The Palm Springs Aerial Tram charm on my charm bracelet was actually a find a few years back at Expo, which I bought to add to my California themed charm bracelet. Upon entering the gift shop I was surprised to find that they still sold the charm!

We’re in Palm Springs for a week, and while Patrick is at his conference I have a few adventures of my own planned, but also slated a healthy dose of relaxing by the pool.

Outfit 
Mexican Tourist Jacket & Scarf: I don’t remember…
Dress: Red Light, Portland, Oregon
Shoes: Re-Mix
Purse: Lux De Ville
Turquoise Ring: West of Texas, Redlands, California…I think…
Charm Bracelet: Made up of charms I’ve found at various shops and shows

The Wigwam Motel

During the week Patrick decided to surprise me with a mini, one night getaway at the Wigwam Motel in Rialto on Route 66!

An icon of the Mother Road, the Wigwam Motel is a handful of concrete tipi structures that are quaint, and of course, small. There honestly wasn’t much to do in the small town of Rialto, and its neighbor, San Bernardino, but we found some light entertainment in the odd McDonald’s Museum, located where the very first McDonald’s was. We also stumbled upon the restaurant that Mad Men used for its Burger Chef scene in the episode “The Strategy” (S7 Ep6), Chris’s Burgers, which was in fact a Burger Chef originally. And, yes, we sat in the same booth as the cast in the scene.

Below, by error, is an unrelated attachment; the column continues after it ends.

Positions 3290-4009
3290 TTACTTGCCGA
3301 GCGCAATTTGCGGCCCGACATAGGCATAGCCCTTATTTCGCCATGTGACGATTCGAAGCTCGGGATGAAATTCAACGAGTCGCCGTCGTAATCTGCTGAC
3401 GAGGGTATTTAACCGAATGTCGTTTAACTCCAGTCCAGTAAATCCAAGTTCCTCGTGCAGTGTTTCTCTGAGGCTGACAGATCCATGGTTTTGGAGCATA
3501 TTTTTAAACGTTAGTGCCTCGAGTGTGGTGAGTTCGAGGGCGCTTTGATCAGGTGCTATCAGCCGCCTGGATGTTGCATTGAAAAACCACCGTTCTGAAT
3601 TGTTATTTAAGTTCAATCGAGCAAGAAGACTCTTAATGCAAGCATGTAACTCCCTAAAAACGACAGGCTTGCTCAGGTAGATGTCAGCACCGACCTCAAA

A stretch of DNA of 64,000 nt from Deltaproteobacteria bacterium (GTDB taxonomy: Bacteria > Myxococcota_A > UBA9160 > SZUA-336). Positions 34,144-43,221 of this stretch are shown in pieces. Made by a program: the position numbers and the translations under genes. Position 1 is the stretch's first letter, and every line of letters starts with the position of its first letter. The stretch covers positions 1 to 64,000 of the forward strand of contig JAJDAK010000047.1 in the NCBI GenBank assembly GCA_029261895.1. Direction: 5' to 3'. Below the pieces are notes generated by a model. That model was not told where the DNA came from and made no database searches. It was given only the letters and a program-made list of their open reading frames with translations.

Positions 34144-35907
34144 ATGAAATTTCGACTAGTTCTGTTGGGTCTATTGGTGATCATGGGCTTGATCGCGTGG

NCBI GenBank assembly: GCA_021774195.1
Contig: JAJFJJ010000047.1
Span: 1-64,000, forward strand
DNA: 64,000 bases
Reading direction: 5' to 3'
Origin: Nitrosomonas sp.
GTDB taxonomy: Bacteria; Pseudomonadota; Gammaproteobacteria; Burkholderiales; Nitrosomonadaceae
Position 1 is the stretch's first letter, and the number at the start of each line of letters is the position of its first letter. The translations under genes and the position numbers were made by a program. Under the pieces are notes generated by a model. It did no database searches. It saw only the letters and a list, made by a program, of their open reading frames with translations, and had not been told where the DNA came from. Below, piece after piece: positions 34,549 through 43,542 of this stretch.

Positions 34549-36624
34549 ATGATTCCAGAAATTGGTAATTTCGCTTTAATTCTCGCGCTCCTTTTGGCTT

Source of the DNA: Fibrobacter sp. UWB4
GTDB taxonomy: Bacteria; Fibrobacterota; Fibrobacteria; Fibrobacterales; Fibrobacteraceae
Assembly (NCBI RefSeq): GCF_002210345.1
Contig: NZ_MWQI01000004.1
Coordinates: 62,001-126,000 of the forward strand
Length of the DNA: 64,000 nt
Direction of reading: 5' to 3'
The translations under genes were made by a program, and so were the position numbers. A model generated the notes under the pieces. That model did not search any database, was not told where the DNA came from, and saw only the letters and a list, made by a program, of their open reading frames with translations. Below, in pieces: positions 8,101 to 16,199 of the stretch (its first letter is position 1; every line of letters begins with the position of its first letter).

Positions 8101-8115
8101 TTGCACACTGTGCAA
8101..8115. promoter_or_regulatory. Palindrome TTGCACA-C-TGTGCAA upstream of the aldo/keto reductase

While I can now cross this off my list of unique places I want to stay at, I still would love to visit the other surviving Wigwam Motel, located in Halbook, Arizona. How about you? Do you ever want to stay at unique lodgings just for the heck of it?

Outfit
Dress: Retro Rejuvenation, Coburg, Oregon
Belt: Nordstorm
Shoes: Re-Mix
Purse: Buffalo Exchange
Turquoise Rings: Here and there
Western Themed Charm Bracelet: Put together by me, from charms from various places

Not so Royal Anymore